She played Phyllis on ‘The Mary Tyler Moore Show’ and her own series and was memorable in ‘The Last Picture Show’ and ‘Young Frankenstein.’
Cloris Leachman, the Miss America contestant who won an Oscar for her work in The Last Picture Show, then collected two of her record nine Emmys for playing the quirky Phyllis Lindstrom on The Mary Tyler Moore Show, has died. She was 94.
Leachman, the bawdy Iowa native also known for her hilarious turns in the Mel Brooks-Gene Wilder classic Young Frankenstein (1974) and on the TV shows Malcolm in the Middle and Raising Hope, died of natural causes Wednesday in Encinitas, California, according to her manager, Juliet Green.
Leachman is perhaps best known for playing Mary Richards’ delusional, self-centered landlady Phyllis on the legendary CBS sitcom and then on her own spinoff show in which her character, now a widowed single mother, moved from Minneapolis to San Francisco. The actress received Emmy nominations each year from 1972 through 1976, winning in ’74 and ’75.
Phyllis has been described as “neurotic,” but Leachman “didn’t find any fun in that word,” she once said. “I decided to be perfect. And there’s nothing more boring than somebody that’s perfect. She was insufferable.”
For playing Grandma Ida on Fox’s Malcolm in the Middle, Leachman picked up five straight outstanding guest actress comedy noms from 2002 through ’06, winning in the last year. That gave her her ninth Emmy trophy, the most ever awarded to any actor (her haul also includes one Daytime Emmy win).
Leachman got more laughs — and yet another Emmy nom, the 22nd of her career — for guest-starring as the not-always-lucid grandmother Maw Maw on Fox’s sitcom Raising Hope.
“I love it very much and it’s very far out,” Leachman told the Huffington Post in 2012. “I’m either sitting on the toilet saying, ‘It takes as long as it takes’ when people try to get me out of the bathroom. Or I have no bra on at all and I’m going out the front door and down the street.”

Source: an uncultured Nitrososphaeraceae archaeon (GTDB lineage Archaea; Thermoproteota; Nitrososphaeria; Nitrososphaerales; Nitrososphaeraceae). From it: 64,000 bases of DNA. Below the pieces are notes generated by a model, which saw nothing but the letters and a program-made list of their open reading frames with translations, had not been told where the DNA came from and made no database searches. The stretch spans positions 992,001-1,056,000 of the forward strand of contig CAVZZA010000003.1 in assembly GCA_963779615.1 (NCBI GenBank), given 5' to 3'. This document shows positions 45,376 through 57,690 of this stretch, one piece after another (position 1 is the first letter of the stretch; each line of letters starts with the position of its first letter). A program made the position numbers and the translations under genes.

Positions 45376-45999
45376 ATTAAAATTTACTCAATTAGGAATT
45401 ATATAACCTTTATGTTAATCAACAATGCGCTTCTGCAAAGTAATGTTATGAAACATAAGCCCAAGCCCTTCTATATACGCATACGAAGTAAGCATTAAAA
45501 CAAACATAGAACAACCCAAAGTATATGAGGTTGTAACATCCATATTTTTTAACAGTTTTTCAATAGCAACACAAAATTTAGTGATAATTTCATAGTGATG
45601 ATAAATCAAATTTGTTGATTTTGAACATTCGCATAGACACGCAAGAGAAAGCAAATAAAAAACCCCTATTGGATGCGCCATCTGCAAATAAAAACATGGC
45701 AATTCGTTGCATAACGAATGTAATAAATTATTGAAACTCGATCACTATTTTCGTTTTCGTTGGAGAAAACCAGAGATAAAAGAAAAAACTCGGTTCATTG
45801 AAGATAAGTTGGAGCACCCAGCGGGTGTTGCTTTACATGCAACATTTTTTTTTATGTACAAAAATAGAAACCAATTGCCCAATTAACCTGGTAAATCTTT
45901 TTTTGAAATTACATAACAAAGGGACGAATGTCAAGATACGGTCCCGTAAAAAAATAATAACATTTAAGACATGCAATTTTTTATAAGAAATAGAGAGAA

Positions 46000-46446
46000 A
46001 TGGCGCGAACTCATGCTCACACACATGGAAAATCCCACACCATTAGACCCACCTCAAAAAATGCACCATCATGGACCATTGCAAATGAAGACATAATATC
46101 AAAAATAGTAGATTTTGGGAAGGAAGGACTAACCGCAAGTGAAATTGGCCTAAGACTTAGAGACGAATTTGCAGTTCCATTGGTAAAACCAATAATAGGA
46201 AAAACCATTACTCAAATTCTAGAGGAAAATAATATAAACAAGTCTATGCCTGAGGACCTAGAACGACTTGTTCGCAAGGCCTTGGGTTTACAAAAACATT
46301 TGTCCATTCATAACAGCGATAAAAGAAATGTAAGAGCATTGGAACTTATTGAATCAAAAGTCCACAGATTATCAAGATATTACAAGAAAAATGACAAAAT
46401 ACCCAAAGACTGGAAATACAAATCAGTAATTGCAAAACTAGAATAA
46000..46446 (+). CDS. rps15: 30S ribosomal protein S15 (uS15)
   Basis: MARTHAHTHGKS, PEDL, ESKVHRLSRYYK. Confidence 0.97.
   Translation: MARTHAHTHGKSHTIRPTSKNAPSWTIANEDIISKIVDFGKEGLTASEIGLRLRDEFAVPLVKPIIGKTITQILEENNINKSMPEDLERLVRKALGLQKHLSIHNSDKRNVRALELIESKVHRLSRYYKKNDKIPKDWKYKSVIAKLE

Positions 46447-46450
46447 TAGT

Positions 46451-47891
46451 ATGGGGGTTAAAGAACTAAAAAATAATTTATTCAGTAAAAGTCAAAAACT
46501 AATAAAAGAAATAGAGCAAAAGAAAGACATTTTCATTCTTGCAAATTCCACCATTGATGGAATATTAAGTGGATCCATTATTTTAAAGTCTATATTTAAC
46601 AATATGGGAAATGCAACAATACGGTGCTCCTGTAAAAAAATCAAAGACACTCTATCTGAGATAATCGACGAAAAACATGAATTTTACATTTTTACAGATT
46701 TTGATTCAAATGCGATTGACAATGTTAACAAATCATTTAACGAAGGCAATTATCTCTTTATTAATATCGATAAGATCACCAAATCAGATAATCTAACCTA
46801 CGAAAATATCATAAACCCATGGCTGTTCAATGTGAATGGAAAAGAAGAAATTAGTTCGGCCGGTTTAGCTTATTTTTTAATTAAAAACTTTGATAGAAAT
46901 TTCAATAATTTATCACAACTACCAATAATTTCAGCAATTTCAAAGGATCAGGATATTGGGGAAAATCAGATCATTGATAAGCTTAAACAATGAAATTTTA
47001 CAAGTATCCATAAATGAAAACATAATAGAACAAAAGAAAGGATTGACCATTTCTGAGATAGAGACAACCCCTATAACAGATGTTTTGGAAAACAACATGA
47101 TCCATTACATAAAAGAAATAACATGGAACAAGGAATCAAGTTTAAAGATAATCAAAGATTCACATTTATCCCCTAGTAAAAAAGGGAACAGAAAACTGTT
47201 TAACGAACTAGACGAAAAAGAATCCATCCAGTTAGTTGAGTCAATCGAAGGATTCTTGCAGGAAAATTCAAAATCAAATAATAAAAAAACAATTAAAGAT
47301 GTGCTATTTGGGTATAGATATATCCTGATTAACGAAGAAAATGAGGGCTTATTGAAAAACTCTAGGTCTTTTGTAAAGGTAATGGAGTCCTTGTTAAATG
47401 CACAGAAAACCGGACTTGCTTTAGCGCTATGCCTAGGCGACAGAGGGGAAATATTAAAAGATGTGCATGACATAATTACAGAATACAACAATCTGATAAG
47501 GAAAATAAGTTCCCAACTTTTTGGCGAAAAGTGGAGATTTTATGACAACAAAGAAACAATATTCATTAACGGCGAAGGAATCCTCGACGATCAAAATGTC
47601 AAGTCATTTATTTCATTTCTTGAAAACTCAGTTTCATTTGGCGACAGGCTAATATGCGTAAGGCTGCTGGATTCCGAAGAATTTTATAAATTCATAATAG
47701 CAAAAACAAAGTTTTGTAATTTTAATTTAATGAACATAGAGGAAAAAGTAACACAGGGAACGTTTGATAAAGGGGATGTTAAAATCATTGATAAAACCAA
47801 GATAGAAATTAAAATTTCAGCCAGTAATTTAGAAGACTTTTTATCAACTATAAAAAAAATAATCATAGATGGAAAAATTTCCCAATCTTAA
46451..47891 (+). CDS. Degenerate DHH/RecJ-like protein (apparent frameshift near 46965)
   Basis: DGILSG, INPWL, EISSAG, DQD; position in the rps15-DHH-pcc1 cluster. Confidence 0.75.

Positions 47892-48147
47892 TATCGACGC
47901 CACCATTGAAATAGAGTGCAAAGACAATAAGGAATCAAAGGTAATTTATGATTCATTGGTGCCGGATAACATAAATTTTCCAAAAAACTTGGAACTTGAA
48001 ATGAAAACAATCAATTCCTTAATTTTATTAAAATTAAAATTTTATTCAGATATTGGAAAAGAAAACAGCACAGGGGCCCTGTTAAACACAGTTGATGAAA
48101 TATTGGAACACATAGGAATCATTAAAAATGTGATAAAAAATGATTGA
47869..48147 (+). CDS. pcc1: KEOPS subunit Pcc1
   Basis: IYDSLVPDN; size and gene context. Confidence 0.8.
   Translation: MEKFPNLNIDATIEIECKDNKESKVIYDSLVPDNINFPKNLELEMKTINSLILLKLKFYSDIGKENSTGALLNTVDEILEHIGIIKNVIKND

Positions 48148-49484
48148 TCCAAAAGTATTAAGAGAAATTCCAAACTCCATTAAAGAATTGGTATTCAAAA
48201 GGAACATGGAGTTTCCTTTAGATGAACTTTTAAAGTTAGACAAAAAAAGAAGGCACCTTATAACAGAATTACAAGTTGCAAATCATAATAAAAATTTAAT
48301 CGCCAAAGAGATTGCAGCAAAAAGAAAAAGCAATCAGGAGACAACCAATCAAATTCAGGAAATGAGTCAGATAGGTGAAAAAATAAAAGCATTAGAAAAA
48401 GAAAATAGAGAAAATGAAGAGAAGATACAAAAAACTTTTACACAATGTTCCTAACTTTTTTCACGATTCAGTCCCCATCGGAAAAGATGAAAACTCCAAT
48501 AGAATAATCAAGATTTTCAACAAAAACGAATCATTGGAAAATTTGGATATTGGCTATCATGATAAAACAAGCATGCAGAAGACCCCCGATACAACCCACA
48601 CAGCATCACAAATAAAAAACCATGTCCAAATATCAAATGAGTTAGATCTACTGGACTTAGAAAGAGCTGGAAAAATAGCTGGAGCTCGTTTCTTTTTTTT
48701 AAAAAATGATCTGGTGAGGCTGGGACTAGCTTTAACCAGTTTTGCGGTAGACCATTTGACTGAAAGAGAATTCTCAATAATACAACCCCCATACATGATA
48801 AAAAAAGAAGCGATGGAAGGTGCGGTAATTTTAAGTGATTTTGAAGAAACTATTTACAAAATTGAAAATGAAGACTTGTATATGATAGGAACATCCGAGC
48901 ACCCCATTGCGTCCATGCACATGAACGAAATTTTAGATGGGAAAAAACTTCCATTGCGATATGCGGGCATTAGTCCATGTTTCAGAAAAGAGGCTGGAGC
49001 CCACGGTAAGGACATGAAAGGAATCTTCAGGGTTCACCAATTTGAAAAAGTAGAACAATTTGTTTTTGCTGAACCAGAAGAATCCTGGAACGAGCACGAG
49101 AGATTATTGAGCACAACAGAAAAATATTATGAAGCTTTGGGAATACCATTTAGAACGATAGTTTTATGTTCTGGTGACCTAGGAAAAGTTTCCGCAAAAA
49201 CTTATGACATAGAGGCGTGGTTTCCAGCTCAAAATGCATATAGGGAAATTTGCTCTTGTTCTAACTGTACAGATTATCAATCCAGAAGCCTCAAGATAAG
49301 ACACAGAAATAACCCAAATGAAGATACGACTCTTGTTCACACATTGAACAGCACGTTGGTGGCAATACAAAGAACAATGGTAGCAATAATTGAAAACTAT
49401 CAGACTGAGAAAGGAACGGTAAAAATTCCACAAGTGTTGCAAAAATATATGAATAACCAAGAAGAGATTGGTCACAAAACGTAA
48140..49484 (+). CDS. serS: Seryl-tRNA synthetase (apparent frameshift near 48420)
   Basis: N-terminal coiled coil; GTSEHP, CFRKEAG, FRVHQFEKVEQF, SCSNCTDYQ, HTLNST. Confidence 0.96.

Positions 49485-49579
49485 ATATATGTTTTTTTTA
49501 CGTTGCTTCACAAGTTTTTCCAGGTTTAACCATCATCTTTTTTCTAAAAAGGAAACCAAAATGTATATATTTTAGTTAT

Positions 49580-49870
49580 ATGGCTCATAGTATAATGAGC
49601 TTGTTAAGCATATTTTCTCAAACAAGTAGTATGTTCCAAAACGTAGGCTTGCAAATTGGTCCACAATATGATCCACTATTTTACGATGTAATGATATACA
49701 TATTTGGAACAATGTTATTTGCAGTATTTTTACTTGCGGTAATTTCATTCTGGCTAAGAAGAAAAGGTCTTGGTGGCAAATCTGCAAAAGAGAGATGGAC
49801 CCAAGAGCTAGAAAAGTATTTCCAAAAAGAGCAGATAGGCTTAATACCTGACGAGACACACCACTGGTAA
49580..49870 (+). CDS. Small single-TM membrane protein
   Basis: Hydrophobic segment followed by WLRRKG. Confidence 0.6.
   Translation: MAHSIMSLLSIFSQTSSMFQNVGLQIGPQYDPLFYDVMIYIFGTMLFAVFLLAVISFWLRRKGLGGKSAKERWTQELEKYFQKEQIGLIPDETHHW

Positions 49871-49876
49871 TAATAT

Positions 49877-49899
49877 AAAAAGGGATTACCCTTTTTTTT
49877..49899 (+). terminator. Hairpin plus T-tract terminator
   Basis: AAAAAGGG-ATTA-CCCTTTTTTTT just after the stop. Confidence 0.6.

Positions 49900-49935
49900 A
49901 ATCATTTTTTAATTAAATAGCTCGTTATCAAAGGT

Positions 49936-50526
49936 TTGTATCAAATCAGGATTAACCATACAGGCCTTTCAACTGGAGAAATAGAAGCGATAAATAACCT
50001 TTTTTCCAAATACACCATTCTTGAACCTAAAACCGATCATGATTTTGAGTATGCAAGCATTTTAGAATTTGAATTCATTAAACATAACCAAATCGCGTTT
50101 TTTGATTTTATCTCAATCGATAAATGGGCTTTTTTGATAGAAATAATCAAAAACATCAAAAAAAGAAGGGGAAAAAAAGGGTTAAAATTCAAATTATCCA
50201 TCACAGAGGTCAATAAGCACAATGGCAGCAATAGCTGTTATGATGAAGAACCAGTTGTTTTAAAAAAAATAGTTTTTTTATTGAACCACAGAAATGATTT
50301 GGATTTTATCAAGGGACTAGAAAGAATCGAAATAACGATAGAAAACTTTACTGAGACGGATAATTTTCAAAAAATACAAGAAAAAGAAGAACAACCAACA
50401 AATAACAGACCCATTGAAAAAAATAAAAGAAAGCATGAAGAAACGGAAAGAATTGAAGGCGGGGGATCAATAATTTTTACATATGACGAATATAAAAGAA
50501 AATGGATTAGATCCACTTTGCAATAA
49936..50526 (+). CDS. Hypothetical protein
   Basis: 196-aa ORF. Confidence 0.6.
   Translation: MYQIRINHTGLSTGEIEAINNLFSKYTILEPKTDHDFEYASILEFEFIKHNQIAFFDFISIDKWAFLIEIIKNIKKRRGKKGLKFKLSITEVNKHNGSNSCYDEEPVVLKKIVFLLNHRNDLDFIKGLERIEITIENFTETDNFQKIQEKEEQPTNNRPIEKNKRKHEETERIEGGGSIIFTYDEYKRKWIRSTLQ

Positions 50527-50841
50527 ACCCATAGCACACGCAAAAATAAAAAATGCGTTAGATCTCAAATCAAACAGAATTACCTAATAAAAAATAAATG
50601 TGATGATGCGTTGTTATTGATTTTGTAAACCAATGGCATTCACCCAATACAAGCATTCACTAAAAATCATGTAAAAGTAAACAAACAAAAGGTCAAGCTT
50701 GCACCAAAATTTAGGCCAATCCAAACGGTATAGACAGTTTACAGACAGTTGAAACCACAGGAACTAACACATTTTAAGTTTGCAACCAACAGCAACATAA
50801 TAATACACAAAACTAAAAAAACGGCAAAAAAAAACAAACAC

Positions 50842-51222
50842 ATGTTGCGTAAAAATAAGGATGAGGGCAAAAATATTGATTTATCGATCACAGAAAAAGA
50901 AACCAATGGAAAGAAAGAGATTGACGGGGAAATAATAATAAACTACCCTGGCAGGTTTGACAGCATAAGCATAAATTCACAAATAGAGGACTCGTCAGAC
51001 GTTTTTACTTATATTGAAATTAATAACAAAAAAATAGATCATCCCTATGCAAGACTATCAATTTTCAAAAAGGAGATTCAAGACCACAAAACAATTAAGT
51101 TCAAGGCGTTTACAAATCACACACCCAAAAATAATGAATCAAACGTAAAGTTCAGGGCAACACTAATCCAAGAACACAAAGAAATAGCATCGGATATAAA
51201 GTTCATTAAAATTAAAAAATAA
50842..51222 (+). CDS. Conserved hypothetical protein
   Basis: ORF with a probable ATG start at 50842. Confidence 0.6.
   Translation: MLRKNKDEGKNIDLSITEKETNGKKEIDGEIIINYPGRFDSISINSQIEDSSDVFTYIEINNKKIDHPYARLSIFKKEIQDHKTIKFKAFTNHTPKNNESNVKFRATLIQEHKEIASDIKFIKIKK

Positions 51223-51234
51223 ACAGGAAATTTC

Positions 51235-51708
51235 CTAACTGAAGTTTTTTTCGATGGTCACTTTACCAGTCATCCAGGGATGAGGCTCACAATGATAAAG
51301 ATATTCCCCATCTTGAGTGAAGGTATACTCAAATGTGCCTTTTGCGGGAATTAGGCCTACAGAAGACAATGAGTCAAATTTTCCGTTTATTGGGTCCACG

Leachman also portrayed Ruth Martin, Timmy’s mom, on Lassie; a mother terrified by her son (Billy Mumy) on the classic 1961 Twilight Zone episode “It’s a Good Life;” and Ellen DeGeneres’ eccentric mom Dot on The Ellen Show. She also effective replaced Charlotte Rae (her former classmate at Northwestern) on The Facts of Life.
Leachman was just great as the scary old Frau Blucher in Young Frankenstein; every time someone says her last name in the film, the horses whinny loudly offscreen. “I asked Mel about that a few years ago,” she noted, “and he said, ‘Blucher means glue.’ “
It turned out he was mistaken, but the gag sure is funny. She also appeared for Brooks as the evil Nurse Diesel in High Anxiety (1977) and as tavern owner Madame Defarge in History of the World: Part I (1987).
At age 82, the amazingly durable Leachman competed on Dancing With the Stars, and just before she turned 90, she accepted the role of Zorya Vechernyaya, the eldest of three sisters who watch over the constellations, on the Starz fantasy drama American Gods. She appeared on television in every decade from the 1940s to the 2010s.
In the Peter Bogdanovich drama The Last Picture Show (1971), Leachman won her best supporting actress Oscar for portraying the lovelorn Ruth Popper, the neglected wife of a high school coach in a dusty Texas town. She memorably has an affair with a student (Timothy Bottoms); one scene of theirs was considered risque at the time because it featured full-frontal nudity.
“When we started to do the bed scene, the first thing came from Timothy, and he said, ‘I ain’t taking off my clothes for this scene.’ So honoring that, we designed the scene around not taking our clothes off, and we planned to get down to our underwear and then get into bed,” she recalled in a commentary for a Criterion DVD edition.
“And they planted some underwear in the bed, so that when we get into bed, we pretend as if we’re taking off our underwear but actually throw out the planted underwear. And we do the scene and we take off our clothes, and we go to either side of the bed and get under the covers, and I immediately took off my bra and pants and threw it out, and he just threw out his planted underwear.”